A eukaryotic cell is a cell in which there are multiple areas all surrounded by membranes. Each of these encased areas carries out its own function. Eukaryotes can be animals, fungi, plants or even some organisms with only one cell.
The nucleus is the part of the eukaryotic cell that contains the cell’s 24 DNA molecules and is surrounded by a plasma membrane called the nuclear envelope.
Transcription is the process by which a cell’s nuclear DNA is transcribed into messenger RNA (mRNA). An enzyme called RNA polymerase starts at the opening sequence of a strand of DNA, called the promoter sequence, and then unwinds the DNA double helix little by little and transcribes that entire strand of DNA into mRNA. All of this occurs within the nucleus of the eukaryotic cell.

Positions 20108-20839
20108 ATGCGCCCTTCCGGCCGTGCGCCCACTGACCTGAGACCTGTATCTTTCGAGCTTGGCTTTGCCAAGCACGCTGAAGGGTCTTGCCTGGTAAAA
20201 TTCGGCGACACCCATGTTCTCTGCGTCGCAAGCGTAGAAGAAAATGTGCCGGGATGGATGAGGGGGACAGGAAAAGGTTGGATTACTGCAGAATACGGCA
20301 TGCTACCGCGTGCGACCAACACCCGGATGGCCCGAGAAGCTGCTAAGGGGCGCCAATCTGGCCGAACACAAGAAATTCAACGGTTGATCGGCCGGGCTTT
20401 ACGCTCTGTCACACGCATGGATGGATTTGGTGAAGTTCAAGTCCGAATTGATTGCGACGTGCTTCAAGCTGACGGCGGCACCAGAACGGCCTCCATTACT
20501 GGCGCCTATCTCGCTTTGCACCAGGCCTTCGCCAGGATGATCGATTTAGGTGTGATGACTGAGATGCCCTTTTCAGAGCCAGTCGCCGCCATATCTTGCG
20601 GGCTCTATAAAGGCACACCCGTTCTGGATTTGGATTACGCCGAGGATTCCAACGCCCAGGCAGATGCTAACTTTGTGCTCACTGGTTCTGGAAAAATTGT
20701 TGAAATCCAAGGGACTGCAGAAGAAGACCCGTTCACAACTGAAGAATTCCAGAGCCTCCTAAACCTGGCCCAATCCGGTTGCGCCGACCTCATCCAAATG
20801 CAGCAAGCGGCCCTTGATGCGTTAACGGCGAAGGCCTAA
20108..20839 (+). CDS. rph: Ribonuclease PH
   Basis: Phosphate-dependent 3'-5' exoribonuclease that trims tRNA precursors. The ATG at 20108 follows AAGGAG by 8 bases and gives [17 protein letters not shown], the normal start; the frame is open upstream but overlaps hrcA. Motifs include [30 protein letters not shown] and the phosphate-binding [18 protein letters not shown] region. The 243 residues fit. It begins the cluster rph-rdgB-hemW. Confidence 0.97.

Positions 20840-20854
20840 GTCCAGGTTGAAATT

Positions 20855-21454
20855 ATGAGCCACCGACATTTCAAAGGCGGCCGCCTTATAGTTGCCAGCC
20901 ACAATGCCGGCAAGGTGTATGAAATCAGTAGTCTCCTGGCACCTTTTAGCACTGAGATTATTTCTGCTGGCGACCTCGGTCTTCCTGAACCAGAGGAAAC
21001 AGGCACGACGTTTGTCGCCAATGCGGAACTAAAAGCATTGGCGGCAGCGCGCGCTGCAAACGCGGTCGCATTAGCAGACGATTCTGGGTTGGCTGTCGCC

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What Does mRNA Do?
Once the DNA is transcribed into mRNA, the mRNA strand travels outside the nucleus of the cell to an organelle called the ribosome, which is composed of structural RNA. The mRNA then attaches itself to the ribosome and begins producing proteins.